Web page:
The mine hunter Tagus (M-36) set out for the port of Istanbul, Turkey to join the Permanent Mine Action Group No. 2 (SNMCMG-2), which consists of NATO ships and is under Turkish rule at the time. The ship was fired by the commander of the anti-mine action force, Captain Miguel Cuartero Lorenzo, accompanied by members of his general staff, the commander of the 1st mine hunter squadron and the commanders of the other mine hunters stationed in the port …
After an intense draft phase, the final phase was marked by the context of the COVID-19 health crisis, which forced the crew to be split into shifts to complete upcoming tasks and use the Navy’s teleworking skills to ensure health and safety. Before leaving, a strict prevention protocol (test-quarantine-vaccination test) was carried out for all employees and reserves. Preventive and protective measures will be an essential element during this mission.
The Tajo’s participation in the support of NATO’s Operation Sea Guardian to contribute to the knowledge of the maritime environment of the Mediterranean and protection from potential threats to maritime restrictions from the pandemic has been enthusiastically received by the crew.
During the period in which the ship is integrated into the SNMCMG-2 under the operational control of the Operations Command (MOPS), it has the task of ensuring the freedom of action and maritime navigation through the hunt for mines or explosive devices and the surveillance of the Seabed at the entrances to some ports in the Mediterranean countries. Also, be ready to respond and act in the event of a crisis in the scenarios where it is necessary.
The ship also plans to take part in the multinational exercises POSEIDON in the Black Sea, ARIADNE in Greece and ITALIAN MINEX in Italy. On his return to Spain he took part in the multinational exercise of the Spanish Navy MINEX in the waters of the Balearic Archipelago. The naval ship is scheduled to return to Cartagena in early May.
The Tajo mine hunter belongs to the First Mine Hunters Squadron of the Spanish Navy and can carry out various missions. In peacetime, guarantee the absence of mines on the routes from the sea to the port in all possible scenarios and serve as a guide for merchant ships to the port. On the other hand, it conducts mine clearance operations during wartime and uses secure channels to guide ships potentially susceptible to receiving mines to the port. It was built in EN Bazn (predecessor of Navantia) in Cartagena. It was launched on June 10, 2004 and handed over to the Navy on January 10, 2005. It has participated in various types of missions under the flag of EUROMARFOR or NATO in SNMCMG-2 and has been stationed in the Persian Gulf. He is the only Spanish mine hunter to have crossed the Suez Canal so far. It has also participated in various exercises, maneuvers and operations to ensure the absence of mines on routes for all types of ships at an international level. Some of these are Italian Minex, Olives Noires, Ariadne, and NATO operations like Innas Bahr.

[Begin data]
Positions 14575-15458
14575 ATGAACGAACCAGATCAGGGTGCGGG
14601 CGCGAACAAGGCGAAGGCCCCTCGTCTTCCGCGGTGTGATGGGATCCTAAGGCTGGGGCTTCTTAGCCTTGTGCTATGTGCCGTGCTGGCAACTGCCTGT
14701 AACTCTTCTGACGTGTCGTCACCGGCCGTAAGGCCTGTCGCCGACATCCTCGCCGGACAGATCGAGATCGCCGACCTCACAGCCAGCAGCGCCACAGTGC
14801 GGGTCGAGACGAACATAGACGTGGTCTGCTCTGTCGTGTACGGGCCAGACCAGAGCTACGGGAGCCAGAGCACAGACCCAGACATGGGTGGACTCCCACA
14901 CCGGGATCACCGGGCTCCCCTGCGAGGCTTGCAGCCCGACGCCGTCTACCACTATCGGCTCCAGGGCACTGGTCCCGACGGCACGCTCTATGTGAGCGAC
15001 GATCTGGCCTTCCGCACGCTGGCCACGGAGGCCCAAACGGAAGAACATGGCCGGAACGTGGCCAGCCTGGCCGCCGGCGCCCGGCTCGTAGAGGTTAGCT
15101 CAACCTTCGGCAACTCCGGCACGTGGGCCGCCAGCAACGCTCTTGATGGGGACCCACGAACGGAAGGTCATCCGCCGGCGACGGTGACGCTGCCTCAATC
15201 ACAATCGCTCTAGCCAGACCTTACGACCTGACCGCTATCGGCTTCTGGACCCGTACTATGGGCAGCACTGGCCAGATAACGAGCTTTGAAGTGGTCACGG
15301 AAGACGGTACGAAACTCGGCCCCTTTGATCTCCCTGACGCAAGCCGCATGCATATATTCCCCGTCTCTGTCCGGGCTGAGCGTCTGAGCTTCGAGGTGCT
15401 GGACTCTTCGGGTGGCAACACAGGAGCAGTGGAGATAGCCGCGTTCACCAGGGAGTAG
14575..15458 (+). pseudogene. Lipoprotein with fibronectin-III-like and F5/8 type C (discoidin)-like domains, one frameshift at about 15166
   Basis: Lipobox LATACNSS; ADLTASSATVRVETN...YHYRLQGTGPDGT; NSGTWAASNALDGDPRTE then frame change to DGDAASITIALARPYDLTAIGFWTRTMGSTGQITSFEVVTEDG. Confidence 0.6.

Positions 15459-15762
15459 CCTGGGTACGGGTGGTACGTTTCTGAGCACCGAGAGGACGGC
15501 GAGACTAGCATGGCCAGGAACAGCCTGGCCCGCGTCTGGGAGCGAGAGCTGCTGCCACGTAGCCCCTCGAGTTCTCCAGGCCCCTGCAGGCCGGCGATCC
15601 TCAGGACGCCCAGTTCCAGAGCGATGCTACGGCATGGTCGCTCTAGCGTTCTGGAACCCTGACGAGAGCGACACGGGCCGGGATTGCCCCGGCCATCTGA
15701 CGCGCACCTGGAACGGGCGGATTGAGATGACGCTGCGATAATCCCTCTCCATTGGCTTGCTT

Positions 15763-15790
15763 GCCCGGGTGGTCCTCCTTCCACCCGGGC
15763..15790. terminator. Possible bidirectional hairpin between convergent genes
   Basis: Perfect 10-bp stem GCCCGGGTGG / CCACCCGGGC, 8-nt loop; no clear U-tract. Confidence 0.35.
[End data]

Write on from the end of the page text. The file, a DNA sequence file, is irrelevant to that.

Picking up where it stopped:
SNMCMG-2 provides NATO with permanent capability for anti-mine action (MCM). Its main role is to keep the Alliance’s main ports, naval bases and sea lanes open to traffic, as well as to enable amphibious operations to project sea power over land through the detection, location, identification and neutralization of mines. Spain is expected to take command of this permanent group in the second half of this year.
Text and photo: Spanish Navy.
Copyright © Grupo Edefa SA Reproduction, in whole or in part, of this article is prohibited without the prior authorization of the publisher.